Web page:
-mentum: It's just a suffix, not a whole word, but -mentum definitely has momentum. The most prominent example has been O-mentum, short for "Obama momentum," but language reporter Mark Peters, writing in the Boston Globe, also found citations for Obamamentum, Mo-bama-mentum, and Obama-rama-mentum. For a while, when Mike Huckabee seemed to be a viable challenger to John McCain, we also had McMentum (or MacMentum) vs. Huckmentum. Then there's mutnemom—momentum spelled backward—to signify "reverse momentum," which Slate blogger Mickey Kaus coined to describe Hillary Clinton's sudden (albeit temporary, as it turned out) deceleration.
Monumentous: This portmanteau word, a blend of monumental and momentous, surfaced in late 2006 as a descriptor of "the Obama phenomenon" (sometimes called the Obamanon, another portmanteau). A commenter on the blog From the Left wrote in December 2006, "The next election may be the most monumentous since the elections at the end of the Civil War and end of the Great Depression." But the word, which may be based on a mis-hearing or a misunderstanding, actually antedates Obama's candidacy. It appeared in February 2004 in "Monumentous task of making a list of all DDoS Zombies," a post on a computer-programming bulletin board.
Shoulder-pad feminists: "Some women in their 30s, 40s and early-50s who favor Barack Obama have a phrase to describe what they don't like about Hillary Clinton: Shoulder-pad feminism." So wrote Maureen Dowd in March 5 New York Times op-ed column that went on to define the phrase as symbolizing the "men-are-pigs, woe-is-me, sisters-must-stick-together, pantsuits-are-powerful era that Hillary's campaign has lately revived with a vengeance." The phrase—and the rest of Dowd's column about racism and sexism—struck a tender nerve among many readers. Shoulder pads make an interesting metaphor: out of fashion in women's clothing for more than a decade, they suggest both historic achievement and sartorial not-with-it-ness. The image of broadened shoulders also evokes football-like aggression and unwelcome pushiness. Feminist has also become a highly charged word: for many young women, it seems to carry no positive implications at all (such as equal pay for equal work), but only stridency, man-hating, and—those shoulder pads again—bad fashion choices.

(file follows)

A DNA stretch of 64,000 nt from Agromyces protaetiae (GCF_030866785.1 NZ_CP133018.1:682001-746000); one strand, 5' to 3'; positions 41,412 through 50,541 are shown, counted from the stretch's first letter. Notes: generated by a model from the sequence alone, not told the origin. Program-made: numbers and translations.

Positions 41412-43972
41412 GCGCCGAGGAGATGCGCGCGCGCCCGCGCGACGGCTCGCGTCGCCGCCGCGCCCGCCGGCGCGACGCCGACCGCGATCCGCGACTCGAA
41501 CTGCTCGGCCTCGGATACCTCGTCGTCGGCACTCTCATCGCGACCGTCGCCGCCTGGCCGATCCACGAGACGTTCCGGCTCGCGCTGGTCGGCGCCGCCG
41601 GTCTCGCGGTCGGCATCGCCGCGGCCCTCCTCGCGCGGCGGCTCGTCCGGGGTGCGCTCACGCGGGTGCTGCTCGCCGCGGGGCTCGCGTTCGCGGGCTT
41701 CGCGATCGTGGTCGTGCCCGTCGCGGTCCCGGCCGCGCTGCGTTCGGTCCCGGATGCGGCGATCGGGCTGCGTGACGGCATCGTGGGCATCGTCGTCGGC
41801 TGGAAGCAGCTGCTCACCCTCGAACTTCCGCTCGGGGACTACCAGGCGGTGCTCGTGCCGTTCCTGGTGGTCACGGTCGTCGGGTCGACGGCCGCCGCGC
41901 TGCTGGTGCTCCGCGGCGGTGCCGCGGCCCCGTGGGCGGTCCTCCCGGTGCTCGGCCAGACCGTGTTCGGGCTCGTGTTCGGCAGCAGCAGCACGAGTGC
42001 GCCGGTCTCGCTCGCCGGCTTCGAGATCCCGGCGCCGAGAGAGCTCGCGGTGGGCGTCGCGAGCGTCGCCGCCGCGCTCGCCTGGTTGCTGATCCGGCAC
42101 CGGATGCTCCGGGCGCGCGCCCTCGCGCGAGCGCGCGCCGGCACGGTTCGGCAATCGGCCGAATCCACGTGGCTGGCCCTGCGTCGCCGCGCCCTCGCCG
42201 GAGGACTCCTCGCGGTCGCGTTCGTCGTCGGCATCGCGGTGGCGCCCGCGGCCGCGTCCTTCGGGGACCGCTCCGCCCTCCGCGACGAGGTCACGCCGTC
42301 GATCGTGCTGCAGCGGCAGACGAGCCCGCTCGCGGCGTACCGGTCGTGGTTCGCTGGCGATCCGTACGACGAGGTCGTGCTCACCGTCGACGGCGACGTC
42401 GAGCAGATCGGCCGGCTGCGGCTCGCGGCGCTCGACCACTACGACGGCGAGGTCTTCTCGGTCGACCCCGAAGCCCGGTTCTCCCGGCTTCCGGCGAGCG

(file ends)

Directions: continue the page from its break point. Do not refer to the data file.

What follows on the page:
Under the bus: To "throw someone under the bus" is to throw him or her to the wolves, to scapegoat him or her, or to make him or her take the blame for something. The metaphor gained currency during the storm over Obama's outspoken former pastor, Rev. Jeremiah Wright. Some critics wanted Obama to "throw Wright under the bus," while others admired Obama's loyalty. According to linguist Geoff Nunberg, who teaches at UC Berkeley and is a frequent contributor to National Public Radio, the phrase has been traced back as far as the 1980s; it may have its origins in a standard announcement in minor-league baseball: "Bus leaving. Be on it or under it." The "bus" metaphor seems old-fashioned in an era of campaigning by private jet, but "toss him out of the plane" probably sounds too harsh. Interestingly, the blogger who reported on Obama's "bitter" comment that led to Bittergate writes for a Huffington Post blog called Off The Bus. That title is most likely a reference to Timothy Krause's 1973 book, The Boys on the Bus, about the 1972 presidential election. The "boys" were members of the campaign press corps.
Is there a bit of campaign lingo that you especially love (or loathe)? Leave a comment and tell us why.